We did, however, enter the weird fantasy world of the play-offs for the first time by finishing 4th. The play-offs are a little like the realm of quantum mechanics. The normal rules which govern the universe no longer apply there. Given that Kidderminster, who on the last day of the season might have won the title, were streets ahead of the other play-off contenders and in red-hot form, it was a mere formality that they would prevail. Their centre-half, a certain Josh Gowling, looked like a colossus in the heart of an impregnable defense. In fact they lost both legs of the semi-final and began a decline which led, astonishingly, to their relegation three seasons later.

We on the other hand were full of confidence. As luck would have it we played our semi-final opponents, Newport, in the last game of the regular season and gave them a right old 3-0 thumping. The fact that they had rested eight of their first team regulars didn't seem that relevant at the time. In the first leg at Blundell Park it was once again evident that big matches rest on narrow margins. Late on a Disley header hit the post when it might have gone in, then a minute later the visitors were given a very soft free kick and the ball ended up in the net. There was a gallant but brief effort in the away leg, but the damage was done, and so were we.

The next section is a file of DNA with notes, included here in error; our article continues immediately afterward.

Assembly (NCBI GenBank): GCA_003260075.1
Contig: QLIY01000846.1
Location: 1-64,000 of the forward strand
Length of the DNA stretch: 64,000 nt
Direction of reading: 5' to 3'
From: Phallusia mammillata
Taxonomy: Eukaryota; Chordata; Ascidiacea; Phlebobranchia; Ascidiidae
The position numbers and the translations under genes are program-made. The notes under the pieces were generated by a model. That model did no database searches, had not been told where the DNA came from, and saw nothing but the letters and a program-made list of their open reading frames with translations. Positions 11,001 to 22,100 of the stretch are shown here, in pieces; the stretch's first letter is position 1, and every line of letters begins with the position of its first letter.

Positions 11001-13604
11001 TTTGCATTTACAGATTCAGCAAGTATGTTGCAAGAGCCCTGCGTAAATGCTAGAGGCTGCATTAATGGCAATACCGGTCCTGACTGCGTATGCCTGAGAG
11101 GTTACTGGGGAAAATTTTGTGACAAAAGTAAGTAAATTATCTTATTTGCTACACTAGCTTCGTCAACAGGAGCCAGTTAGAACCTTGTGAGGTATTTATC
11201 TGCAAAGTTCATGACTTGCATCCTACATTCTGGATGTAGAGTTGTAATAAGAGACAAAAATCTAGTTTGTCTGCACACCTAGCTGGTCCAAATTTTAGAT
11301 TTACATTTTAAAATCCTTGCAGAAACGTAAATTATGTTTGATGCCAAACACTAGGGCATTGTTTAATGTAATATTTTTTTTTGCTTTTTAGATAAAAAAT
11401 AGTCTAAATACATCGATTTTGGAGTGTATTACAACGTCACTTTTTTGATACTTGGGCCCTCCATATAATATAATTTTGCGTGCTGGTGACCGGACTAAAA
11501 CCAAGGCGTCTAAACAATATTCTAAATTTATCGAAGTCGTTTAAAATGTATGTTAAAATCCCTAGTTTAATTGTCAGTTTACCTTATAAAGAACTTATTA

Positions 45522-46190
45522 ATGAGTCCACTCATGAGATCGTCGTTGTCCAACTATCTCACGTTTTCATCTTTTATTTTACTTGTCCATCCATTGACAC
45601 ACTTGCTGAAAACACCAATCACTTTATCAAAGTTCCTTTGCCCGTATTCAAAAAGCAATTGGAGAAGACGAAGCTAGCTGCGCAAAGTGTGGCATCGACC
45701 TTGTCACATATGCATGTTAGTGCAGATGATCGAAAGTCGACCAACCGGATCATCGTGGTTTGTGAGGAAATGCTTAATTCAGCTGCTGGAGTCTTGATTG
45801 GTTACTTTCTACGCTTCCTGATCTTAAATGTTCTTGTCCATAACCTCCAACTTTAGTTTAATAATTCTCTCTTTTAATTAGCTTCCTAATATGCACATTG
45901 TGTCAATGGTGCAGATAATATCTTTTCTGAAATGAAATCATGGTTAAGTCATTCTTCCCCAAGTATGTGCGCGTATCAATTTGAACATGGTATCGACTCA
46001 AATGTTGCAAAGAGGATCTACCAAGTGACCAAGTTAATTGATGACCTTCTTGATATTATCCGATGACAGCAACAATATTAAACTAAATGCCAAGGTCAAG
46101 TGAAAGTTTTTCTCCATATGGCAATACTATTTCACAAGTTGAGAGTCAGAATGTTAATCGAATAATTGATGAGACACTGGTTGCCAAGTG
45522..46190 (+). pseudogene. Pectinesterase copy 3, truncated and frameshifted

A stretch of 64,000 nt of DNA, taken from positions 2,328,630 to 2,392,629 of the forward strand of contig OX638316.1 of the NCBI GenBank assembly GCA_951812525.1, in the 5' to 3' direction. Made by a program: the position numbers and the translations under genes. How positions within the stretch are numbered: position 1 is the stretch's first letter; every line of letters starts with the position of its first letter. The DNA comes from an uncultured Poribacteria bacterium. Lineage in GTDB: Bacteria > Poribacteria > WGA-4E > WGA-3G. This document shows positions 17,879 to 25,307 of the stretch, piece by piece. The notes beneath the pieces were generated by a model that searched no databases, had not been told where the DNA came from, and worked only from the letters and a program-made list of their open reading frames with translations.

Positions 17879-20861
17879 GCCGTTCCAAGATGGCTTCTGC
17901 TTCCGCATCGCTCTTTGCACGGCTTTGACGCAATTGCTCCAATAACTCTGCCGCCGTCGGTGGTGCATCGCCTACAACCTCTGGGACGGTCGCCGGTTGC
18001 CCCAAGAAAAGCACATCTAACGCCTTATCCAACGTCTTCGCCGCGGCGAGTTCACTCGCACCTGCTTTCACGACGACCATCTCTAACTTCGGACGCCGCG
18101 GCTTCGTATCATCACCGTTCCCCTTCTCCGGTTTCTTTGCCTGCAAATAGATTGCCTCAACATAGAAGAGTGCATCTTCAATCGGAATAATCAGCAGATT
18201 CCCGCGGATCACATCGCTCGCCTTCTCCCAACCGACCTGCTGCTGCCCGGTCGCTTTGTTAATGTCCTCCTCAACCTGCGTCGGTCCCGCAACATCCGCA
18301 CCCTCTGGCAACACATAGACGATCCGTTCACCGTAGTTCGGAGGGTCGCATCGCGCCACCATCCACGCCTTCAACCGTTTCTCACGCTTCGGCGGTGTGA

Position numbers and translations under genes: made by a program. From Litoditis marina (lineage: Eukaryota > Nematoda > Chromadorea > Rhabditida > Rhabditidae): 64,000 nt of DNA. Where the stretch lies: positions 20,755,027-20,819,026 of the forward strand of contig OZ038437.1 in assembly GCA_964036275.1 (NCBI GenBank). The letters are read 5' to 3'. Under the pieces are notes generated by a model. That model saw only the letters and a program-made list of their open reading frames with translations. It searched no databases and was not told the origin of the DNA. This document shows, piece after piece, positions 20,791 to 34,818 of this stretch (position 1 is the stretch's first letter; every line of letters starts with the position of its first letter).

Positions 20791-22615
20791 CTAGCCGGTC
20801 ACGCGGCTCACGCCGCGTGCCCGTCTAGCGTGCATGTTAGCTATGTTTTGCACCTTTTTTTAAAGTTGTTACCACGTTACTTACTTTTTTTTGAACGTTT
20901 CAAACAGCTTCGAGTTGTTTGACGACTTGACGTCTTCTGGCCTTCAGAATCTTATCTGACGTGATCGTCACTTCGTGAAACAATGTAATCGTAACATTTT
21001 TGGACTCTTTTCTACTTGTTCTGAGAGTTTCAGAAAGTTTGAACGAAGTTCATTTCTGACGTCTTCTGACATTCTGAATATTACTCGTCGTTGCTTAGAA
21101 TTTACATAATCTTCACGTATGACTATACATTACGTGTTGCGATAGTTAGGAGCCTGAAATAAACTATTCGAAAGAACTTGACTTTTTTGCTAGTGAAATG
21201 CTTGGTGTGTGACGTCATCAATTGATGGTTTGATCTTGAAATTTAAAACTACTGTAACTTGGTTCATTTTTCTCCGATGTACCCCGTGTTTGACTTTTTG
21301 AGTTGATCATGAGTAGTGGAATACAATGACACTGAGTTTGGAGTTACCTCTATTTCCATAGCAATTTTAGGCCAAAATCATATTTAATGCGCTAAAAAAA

Thus it came to pass that we were consigned to a fourth year in oblivion. We had bad luck with strikers in previous seasons. Liam Hearn, our most lethal forward for several years had succumbed to two terrible injuries, but in Ross Hannah we had unearthed a real gem of a loan signing. He simply could not stop scoring, until that is we signed him up full time. There was often more aggression from the dugout than on the pitch, resulting in a pruning of the management pair, but we again claimed fourth spot after Luton, themselves perennial play-off losers, finally put together a title winning side largely on the back of a lucrative cup run the previous season. Once again we had to accept that we had no realistic hope of automatic promotion months before the season ended.